The W.A. of Conway United Church holds its January meeting at the home of Mrs. Puttenham .


Nov 17 1942





 At the home of Mr. and Mrs. Henry Littlefield Rev. Mr. Walker of Bath officiated at the christening, Nov. 11, of their infant son, Leroy Edward, also of Donna Marie, daughter of Mr. and Mrs. Mack and of Charles Frederick, son of Mr. and Mrs. Lemon.  The babies are all first cousins.  Mr. and Mrs. D. R. Sharpe were witnesses.  After the ceremony Mrs. Littlefield served refreshments.

The Young People’s Union of Sillsville and Conway met at the home of Donald Hough Friday evening with about 20 in attendance.  It was decided to prepare a play, “Superstitious Susie” to be put on in January.

A number of Sillsville young people enjoyed their first skating for this season Sunday.

A farewell party was held at the home of Mr. and Mrs. George Anderson, Hawley, last week.  They were presented with two chairs.

Misses Dorothy and Frances Magee, Toronto, spent the weekend with their parents, Mr. and Mrs. Bert Magee.

Mr. and Mrs. John Baker, Kingston, are visiting their daughter, Mrs. J. B. Elliott and Mr. Elliott.

Born, Friday, Nov. 13, to Mr. and Mrs. Ronnie Loyst, a daughter.


July 12 1943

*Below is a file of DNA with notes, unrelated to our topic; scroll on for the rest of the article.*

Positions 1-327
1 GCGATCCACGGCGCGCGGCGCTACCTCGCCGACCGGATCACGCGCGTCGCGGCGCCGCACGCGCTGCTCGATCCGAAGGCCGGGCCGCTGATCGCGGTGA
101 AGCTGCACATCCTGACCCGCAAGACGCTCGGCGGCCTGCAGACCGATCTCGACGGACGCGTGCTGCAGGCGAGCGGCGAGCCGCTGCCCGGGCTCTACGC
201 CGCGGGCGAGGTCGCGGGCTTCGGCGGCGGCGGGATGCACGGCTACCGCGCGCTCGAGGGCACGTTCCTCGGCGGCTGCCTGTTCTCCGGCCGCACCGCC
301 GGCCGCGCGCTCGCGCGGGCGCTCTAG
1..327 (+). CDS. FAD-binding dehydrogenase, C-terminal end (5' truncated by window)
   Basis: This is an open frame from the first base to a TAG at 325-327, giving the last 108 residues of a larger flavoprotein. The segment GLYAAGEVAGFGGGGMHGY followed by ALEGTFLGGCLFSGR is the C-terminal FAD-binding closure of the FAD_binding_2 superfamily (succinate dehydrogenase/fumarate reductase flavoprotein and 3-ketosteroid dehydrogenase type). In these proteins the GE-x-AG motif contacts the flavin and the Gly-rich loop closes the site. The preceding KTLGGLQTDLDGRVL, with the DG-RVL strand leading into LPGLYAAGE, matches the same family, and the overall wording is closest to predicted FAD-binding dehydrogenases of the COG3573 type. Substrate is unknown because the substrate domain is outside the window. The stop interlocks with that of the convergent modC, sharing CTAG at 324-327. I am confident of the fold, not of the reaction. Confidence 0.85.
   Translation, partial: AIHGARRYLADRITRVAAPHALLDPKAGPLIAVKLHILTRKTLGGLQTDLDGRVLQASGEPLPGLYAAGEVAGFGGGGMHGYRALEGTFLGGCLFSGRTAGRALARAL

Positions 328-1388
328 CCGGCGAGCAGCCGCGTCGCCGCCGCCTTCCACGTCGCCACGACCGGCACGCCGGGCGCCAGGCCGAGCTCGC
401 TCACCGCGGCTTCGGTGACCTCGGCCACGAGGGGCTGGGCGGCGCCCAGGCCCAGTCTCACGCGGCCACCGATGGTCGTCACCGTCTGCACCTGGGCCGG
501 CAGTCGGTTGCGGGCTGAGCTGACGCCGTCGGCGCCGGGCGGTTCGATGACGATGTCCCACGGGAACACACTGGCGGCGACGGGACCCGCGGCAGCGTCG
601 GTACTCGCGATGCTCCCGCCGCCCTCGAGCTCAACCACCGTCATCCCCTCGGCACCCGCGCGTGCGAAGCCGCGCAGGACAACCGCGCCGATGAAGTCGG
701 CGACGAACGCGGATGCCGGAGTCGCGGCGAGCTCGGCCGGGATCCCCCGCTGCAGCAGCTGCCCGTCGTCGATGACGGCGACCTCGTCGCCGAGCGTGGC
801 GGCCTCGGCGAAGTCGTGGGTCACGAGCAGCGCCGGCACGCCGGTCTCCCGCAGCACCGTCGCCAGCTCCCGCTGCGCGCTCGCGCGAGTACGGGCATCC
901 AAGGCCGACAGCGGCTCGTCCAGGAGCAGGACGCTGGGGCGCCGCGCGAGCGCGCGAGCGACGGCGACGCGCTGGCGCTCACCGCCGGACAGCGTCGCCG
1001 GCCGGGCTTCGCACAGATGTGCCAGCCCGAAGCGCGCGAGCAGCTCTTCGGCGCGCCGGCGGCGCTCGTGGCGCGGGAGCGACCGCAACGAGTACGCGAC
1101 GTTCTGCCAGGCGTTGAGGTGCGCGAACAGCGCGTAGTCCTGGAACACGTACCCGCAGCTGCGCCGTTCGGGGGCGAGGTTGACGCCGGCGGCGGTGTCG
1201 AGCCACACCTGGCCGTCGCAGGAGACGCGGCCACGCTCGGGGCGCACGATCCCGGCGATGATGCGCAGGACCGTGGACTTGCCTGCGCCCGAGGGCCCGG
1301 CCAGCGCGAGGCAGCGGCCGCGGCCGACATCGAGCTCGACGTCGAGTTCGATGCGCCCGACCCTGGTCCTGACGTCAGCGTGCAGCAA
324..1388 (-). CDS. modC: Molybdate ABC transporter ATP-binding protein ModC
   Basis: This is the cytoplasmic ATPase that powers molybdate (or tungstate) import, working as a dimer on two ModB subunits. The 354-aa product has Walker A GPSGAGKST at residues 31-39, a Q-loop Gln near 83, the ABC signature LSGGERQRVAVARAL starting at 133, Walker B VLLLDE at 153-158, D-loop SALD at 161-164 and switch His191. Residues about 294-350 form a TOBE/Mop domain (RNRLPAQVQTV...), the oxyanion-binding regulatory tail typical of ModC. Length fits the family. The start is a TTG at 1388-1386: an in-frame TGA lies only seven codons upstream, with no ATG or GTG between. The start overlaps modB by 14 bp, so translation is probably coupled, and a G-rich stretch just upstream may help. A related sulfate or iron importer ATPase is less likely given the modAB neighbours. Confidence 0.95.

Sillsville - The annual picnic of Sillsville Sunday School was held on Tuesday afternoon at the edge of Mr. Perry Young’s woods.  there were about 30 present.  After dinner, softball was played.  John Creighton and Hugh Sharpe acted as captains.  Later, races were run.

The Young People’s Class met at the home of Mrs. Perry Young for one of their “summer evenings”.  They played catch, croquinole and table tennis.  Lunch was served by the hostess. The treasurer, Moira McLean, reported a balance of $1.41 on hand.

Miss Hilda Creighton, of Kingston, spent the week end at home.

Mrs. Rod Sharpe is a patient at the Kingston General Hospital.

Mrs. Lachlan McLean has returned home, after spending a week at Kingston with Mr. J. E. Penney and Mr. and Mrs. R. J. Penney.

Mr. and Mrs. D.W. Young attended the Conservative convention in Picton on Saturday afternoon.


Sept 1953

J. Wright



SILLSVILLE - Rev. and Mrs. Trumpour, of Little Britain, are visiting Mr. and Mrs. Don Hough after an extended trip to the west coast. Mr. and Mrs. Kenneth Benn, and family, were guests on Sunday at Mr. and Mrs. Leslie Mellow's. Mr. and Mrs. William McConnell, and girls, of Seeley's Bay, spent the weekend at E. McFadden's. G. Hugh Sharpe left on Monday for Alberta to help his cousins with the harvest. Mrs. Leslie Merritt, and children, of Toronto, are spending the week visiting Mr. and Mrs. Percy Merritt. George Young is spending a few days in Toronto. Billie Young spent the weekend in Kingston. The Pines ball team lost out to Deseronto in the playoffs. Now they can hang up their gloves for another year. John Elliot is attending the Ottawa Exhibition.